Absorption Rate Constant

“Fractional rate of drug absorption from the site of administration into the systemic circulation”


The oral absorption of drugs is often approximated assuming linear kinetics, typically when given in solution. The same is true for the absorption of drugs from many other extravascular sites, including subcutaneous tissue and muscle. Under these circumstances, absorption is characterized by an absorption rate constant and a corresponding absorption half-life.

However, the absorption of many drugs do not exactly follow linear kinetics. In some cases the drug may be absorbed at a constant rate so that the same amount of drug is absorbed during each time interval, mimicking constant rate intravenous infusion. Different factors may be responsible for nonlinear absorption such as controlled-release formulations or saturable transport mechanisms of the drug from the intestinal lumen to the portal circulation.

Chart Pharmacokinetics

Clinical implications

The rate of absorption determines the required time for the administered drug to reach an effective plasma concentration and may thus affect the onset of the drug effect. This rate influences both the peak plasma concentration (Cmax) and the time it takes to reach this peak (tmax).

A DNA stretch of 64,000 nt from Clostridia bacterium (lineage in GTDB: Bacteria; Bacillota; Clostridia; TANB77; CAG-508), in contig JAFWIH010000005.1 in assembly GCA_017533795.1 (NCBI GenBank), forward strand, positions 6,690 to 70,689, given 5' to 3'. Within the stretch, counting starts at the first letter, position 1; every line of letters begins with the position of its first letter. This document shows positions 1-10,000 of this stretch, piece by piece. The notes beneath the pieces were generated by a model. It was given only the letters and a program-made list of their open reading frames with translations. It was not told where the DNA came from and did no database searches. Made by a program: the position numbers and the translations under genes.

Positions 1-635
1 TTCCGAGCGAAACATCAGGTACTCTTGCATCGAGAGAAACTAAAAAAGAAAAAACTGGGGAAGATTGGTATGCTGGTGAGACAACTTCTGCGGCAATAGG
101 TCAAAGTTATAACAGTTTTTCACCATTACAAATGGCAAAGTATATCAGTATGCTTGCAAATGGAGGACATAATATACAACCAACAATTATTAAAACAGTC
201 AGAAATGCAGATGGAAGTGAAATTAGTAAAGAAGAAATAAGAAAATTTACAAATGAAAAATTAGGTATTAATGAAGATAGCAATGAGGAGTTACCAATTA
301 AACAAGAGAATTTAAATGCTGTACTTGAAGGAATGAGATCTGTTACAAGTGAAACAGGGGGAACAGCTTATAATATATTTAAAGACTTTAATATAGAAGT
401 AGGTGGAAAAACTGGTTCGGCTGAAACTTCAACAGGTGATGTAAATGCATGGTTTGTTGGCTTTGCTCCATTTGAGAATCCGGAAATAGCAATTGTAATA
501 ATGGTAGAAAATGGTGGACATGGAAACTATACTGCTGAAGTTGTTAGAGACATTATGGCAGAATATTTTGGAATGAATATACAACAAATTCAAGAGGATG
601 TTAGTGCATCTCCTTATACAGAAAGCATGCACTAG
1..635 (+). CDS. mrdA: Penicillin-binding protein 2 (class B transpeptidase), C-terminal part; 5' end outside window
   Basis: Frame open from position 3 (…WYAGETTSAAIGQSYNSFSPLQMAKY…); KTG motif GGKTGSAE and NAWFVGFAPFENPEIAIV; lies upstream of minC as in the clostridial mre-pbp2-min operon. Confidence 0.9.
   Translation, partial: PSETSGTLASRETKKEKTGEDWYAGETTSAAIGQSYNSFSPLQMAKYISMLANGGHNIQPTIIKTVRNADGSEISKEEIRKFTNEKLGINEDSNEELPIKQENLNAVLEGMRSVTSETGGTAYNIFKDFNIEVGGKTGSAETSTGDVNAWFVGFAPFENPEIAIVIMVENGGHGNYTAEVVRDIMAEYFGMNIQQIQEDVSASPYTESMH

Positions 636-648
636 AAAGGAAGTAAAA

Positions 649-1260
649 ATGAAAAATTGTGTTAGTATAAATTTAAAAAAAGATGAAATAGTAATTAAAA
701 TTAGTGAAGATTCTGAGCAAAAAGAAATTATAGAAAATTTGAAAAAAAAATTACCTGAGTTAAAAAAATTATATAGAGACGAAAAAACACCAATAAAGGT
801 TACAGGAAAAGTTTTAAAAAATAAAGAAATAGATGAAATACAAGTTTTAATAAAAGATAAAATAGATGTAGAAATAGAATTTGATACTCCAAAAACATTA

Variation of the rate of absorption can add to the global pharmacokinetic variability, particularly in patients with diseases affecting the absorption site (e.g. affections of the gastro-intestinal tract).

Related terms

flip-flop: In the most common situation, the absorption constant rate is greater than the elimination rate constant ( λ ) and the terminal decline in plasma concentration is mainly driven by elimination. In some cases, the absorption rate can be smaller than the elimination rate. The drug cannot be eliminated faster than it is absorbed. The terminal slope of the plasma concentration-time curve then reflects the absorption constant rate. This phenomenon is typically used in controlled-release formulations, able to prolong the apparent half-life of the drug beyond its elimination half-life.

Controlled-release: In controlled-release formulations, drug release is much slower than from the conventional form. These preparations extend the apparent half-life of the drug and reduce the fluctuations in the plasma concentration at constant regimen. However, they may increase the variability in absorption.


The assessment of the tmax depends on the value of both the absorption rate constant (ka) and the elimination rate constant ( λ ):

$$tmax = { ln(ka)\,-\,ln(\lambda) \over ka\,-\, \lambda }$$